Discussion:

Organisational behaviour tends to influence the human behaviours. The Australians people, characteristically blunt, Japanese tend to be very polite, Indian are soft and emotional where as British are very straight-forward and focussed on their profession (Bellini et al. 2013). “Patterns of global diversity” and its implication have been studied from a range of perspectives, by psychologists, sociologists, anthropologists, and political scientists (Alvesson 2012).

 

A brief background description of the two national cultures:

Before the evaluation of two different culture of nation, it is important to know their background description and understand the cultural diversity, which normally followed in organisations placed in India and England. There are many attributes have been followed by the Indian organisations which depicts different psychology, attitude, beliefs, experiences and values at the workplace. The Indian managers have been facing many managerial issues such as individual differences, multiculturalism management, cross-country differences, organisational as well as multicultural conflicts and cultural differences (Bartikowski and Walsh 2015). So, the organisational culture has been changing rapidly in India which may have both positive and negative affects at the workplace (Ang and Van Dyne 2015). A developing economy like India is trying to achieve its pinnacle of advancement by increasing its productivity appreciably. Raising operational productivity is an important aspect of the management, which ensures whether an economy can encourage capital spending by the way of, enhance input material that compliments labour, increase capital and many more factors. Indian working organisations are not self-contained. The Indian managers are conceived as instruments of nation’s building. Organisations are much more open to societal forces. Therefore, the background of the Indian organisations have been postulating towards a desirable direction for organisational culture at the workplace.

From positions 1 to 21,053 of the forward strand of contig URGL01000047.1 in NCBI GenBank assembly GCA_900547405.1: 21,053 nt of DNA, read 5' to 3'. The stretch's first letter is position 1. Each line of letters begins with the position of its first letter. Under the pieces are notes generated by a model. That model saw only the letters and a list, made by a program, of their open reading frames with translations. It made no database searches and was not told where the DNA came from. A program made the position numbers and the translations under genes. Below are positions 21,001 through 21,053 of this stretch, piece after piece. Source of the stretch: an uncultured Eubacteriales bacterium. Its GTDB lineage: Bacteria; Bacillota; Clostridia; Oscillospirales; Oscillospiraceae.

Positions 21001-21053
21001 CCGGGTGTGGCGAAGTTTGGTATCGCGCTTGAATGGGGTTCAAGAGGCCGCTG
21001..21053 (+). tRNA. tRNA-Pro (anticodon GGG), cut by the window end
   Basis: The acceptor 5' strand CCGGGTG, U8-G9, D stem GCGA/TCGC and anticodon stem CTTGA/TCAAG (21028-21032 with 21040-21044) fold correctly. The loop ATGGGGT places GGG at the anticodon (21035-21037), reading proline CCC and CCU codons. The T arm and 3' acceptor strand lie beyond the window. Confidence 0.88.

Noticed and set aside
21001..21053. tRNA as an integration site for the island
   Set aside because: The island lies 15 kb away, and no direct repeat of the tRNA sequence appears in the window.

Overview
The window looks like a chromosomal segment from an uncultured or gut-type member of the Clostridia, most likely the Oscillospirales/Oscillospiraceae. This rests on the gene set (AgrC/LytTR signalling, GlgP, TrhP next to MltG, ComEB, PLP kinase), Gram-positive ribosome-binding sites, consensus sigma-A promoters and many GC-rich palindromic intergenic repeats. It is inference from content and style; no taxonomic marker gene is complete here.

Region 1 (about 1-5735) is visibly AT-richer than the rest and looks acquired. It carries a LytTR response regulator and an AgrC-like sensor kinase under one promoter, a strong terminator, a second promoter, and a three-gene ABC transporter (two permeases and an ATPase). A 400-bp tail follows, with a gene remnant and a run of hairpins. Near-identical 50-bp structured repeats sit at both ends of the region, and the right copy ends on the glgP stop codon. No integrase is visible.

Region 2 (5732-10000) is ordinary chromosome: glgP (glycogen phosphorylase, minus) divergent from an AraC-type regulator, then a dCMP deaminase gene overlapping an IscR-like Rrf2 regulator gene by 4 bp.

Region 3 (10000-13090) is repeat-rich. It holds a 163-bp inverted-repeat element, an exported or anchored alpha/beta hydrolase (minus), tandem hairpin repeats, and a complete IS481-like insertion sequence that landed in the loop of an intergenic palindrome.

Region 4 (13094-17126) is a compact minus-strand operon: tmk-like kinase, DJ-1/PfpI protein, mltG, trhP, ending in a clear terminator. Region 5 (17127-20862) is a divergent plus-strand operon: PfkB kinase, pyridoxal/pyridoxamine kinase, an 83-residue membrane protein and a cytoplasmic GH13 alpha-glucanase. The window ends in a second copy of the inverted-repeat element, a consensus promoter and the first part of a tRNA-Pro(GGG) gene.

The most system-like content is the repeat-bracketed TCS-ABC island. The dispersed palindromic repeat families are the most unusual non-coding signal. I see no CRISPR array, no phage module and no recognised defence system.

Many Indian scholars have been defined that the values of the organisational culture is a mixed pattern of indigenous and universal values (Beamish 2013). It has been analysed that Indian work culture maintain diversity at workplace since ages. Previously, the Indian managers were not aware the fact that works diversity could influence the individual behavioural aspects and increase the work performances. Nowadays it is incorporated in the management system to get customer loyalty, high employee motivation and increase productivity by the tight management control system within the organisational culture (Bellini et al. 2013). In India, employees have a habit to work for ten hours. As far as the work culture in India is concerned, the first thing, which comes in mind, is the organisational hierarchy normally maintained within organisations. The relationship between the boss and subordinates is very formal and may dominate a little bit. But there are large organisations in India where a level of informality and an open culture have been maintained with the influence of western culture (Carroll and Buchholtz 2014). For example, it has been found that the CEO of Mahindra Group suggests work diversity and talent acquisition are important for accelerate performance of employees. India has lately identified such facts but implement it into the business successfully at the later stage.